At the moment, the state laws blur the lines not only between games of skills and chance but between different kinds of financial incentives, said Sayta. In fact, all financial stakes – whether aimed at rewarding the winner of a game, or a betting syndicate – are treated the same in these laws. “If two people playing any game take bets on who among them is going to win, that too could be seen as a crime,” Sayta said. “And that’s absurd. The state has no business intervening in the private affairs of people.”
The Madras High Court concluded that the Tamil Nadu law in effect banned even prize money in sports tournaments, and decided that it was unconstitutional. But how the Supreme Court views the state government’s appeal against the high court verdict could have ripple effects across the country. If the top court decides the law is fine, it could pave the way for other states to introduce similar legislation, said Sayta. “That would be the end of gaming in India,” he said.
But conversely, if the Supreme Court upholds the Madras High Court judgment, that could clear the air for the future of gaming in India, said Landers.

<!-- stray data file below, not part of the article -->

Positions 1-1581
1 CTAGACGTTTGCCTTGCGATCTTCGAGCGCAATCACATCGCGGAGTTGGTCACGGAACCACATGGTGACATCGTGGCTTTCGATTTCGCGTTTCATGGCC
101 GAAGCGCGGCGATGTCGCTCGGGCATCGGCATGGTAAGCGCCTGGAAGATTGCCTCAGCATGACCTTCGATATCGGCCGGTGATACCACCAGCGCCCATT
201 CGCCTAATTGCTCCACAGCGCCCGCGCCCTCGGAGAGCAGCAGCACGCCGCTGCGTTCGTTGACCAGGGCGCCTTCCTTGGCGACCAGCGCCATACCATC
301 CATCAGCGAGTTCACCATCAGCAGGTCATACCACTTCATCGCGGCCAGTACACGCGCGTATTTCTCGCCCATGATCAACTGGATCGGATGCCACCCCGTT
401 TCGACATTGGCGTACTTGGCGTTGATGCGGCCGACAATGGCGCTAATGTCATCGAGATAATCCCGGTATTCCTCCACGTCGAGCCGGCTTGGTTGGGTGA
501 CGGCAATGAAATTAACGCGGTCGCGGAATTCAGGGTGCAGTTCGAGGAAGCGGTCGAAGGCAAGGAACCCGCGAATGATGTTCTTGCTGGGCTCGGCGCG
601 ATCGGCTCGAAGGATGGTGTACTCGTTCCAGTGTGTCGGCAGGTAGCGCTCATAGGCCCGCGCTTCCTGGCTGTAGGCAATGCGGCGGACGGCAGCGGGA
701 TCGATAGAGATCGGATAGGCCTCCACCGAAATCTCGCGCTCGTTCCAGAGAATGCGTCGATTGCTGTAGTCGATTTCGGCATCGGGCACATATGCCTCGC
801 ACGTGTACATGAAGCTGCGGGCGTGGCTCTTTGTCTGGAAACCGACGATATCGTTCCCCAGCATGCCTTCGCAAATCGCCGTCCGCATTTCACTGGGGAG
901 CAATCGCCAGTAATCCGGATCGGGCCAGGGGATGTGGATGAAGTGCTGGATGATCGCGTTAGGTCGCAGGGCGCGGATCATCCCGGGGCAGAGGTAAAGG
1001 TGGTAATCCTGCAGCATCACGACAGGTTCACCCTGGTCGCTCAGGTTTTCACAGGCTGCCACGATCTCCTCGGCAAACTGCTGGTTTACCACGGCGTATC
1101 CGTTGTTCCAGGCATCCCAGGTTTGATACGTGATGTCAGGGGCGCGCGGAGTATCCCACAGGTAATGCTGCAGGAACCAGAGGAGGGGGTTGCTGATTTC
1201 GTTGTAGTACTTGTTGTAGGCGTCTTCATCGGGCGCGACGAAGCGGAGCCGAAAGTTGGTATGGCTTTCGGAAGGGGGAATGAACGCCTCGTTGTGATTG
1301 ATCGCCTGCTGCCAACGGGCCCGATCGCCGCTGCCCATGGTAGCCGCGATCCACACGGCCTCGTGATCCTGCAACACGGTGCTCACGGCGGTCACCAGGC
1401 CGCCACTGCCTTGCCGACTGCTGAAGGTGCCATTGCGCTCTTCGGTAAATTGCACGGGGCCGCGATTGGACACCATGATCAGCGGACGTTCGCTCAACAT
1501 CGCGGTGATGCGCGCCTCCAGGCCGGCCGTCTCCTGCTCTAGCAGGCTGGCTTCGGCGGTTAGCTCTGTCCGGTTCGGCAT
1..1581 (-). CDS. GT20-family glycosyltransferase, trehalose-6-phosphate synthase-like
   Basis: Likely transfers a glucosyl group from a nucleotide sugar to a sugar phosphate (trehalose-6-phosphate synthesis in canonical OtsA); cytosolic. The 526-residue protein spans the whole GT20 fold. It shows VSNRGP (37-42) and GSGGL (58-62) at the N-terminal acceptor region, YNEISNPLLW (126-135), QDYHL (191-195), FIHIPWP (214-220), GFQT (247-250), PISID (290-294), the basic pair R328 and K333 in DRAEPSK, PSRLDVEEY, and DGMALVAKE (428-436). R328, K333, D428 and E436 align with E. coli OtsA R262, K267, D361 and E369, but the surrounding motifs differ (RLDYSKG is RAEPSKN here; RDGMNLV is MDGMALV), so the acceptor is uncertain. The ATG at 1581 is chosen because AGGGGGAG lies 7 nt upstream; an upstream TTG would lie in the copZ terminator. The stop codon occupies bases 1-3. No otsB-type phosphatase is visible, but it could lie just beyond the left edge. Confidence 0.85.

What India needs, said Sayta, are sharply defined regulations for the sector – a cap on how much a person can spend at one go on a game, for instance. “The concerns over gambling are legitimate,” he said. “But a heavy-handed response is not the answer.”
Luther is convinced the laws targeting gaming reflect a “resistance to change” among policymakers. Poker is not being played in dark, dingy and dubious clubs. On the contrary, the biggest name in Indian poker has had hedge fund managers, founders and entrepreneurs reach out to her for tips on how to play and improve their game.
“They have weekend games in corporate bonding sessions,” Luther said. “Poker has really taken off – and I would like to believe it isn’t going anywhere.”